0 Items

There’s just something about a children’s book with an animal front and center. For many young readers, these quirky, lovable, animal characters become fundamental parts of our childhood imagination and for good reason! It’s certainly a literary motif I’ve enjoyed or I wouldn’t have had a first book like the Fantastic Adventures of Captain Acorn. And I’m certainly not alone in creating animal main characters. There are so many stellar books with animal heroes, but here’s my pick of the best five. 

1. Paddington Bear, Michael Bond

The Paddington Bear books are some of the sweetest and most charming pieces of children’s fiction. While many may be familiar with this bear’s antics on the screen, his first appearance was in book form in 1958 from the imagination of Michael Bond. 

As the story goes, Paddington is a young bear found by the Brown family at Paddington station, which ultimately gives him his name. From then on, there’s never a dull moment for the Brown family and their loving but cantankerous housekeeper Mrs. Bird. Adventures of the most ridiculous and comical variety seem to follow Paddington everywhere. He’s never more than a few pawsteps away from a troublesome disaster. Whether it’s accidental concert appearances, haywire wallpaper jobs, or even the odd run-in with the conniving, bitter neighbor Mr. Curry,  this marmalade-loving bear is going to find trouble. But as apt as Paddington is to get in trouble, he always finds the oddest and most miraculous ways back out of it again. 

This is the sort of book that appeals to readers who just want to escape into a charming and delightful read. Paddington’s misadventures aren’t relatable so much as hilariously entertaining and any reader will find themselves shaking their head at the Peruvian bear's well-intended mishaps and wondering what he will do next.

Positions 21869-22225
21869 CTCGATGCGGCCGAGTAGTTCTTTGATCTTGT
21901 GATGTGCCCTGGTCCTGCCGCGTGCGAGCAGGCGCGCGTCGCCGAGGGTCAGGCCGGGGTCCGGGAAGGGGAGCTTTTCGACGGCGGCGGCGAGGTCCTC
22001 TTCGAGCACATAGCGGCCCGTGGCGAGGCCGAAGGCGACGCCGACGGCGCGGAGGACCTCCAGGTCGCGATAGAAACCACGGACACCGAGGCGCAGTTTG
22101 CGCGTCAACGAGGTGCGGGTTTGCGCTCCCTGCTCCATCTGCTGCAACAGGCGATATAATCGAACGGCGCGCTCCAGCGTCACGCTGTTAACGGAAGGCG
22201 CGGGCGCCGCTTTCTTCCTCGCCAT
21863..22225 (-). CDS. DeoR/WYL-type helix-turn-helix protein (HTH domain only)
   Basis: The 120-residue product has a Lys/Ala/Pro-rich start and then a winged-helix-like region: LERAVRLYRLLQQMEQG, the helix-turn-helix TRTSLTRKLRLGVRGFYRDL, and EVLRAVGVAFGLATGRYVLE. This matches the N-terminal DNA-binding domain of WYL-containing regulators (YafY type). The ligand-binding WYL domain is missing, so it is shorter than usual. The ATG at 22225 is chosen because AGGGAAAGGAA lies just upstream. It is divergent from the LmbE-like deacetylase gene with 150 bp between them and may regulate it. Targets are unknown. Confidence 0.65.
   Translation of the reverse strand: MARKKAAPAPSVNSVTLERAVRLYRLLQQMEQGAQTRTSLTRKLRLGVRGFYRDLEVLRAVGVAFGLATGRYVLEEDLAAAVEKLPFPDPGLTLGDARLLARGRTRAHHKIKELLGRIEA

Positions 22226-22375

2. Redwall, Brian Jacques 

In a completely different vein from our friend Paddington lies the Redwall series. Brian Jacques took the motif of animal main characters and dropped them into a full fantasy medieval drama and pulled it off flawlessly. 

In the eponymous first book of the series, we meet Mattias the mouse, living in the Redwall Abbey. Our hero tries to dutifully complete his work, but he dreams of greater adventures beyond his simple life. As fate would have it, adventure comes to him in the form of the terrifying Cluny the Scourge, a mercenary rat with an army bent on destruction. In the Abbey’s hour of desperation, Matthias becomes the hope for them all, but only if he finds an ancient sword in time.

This book gives children an adventure filled with hope, cunning, faith, and perseverance all to the backdrop of a full-scale medieval siege. The residents of the abbey band together against the evil rats and low lifes of the attacking force and the result is a timeless and classic struggle of good versus evil that has a universal understanding amongst young readers. 

3. War Horse, Michael Morpurgo

Often known for its movie (and, in my family, the little cupped hand bird call), War Horse was originally a children's book. It may seem like the horrors and devastation of the first world war might be a little weighty for a kid’s read, but the subject material is deftly handled and eloquently delivered.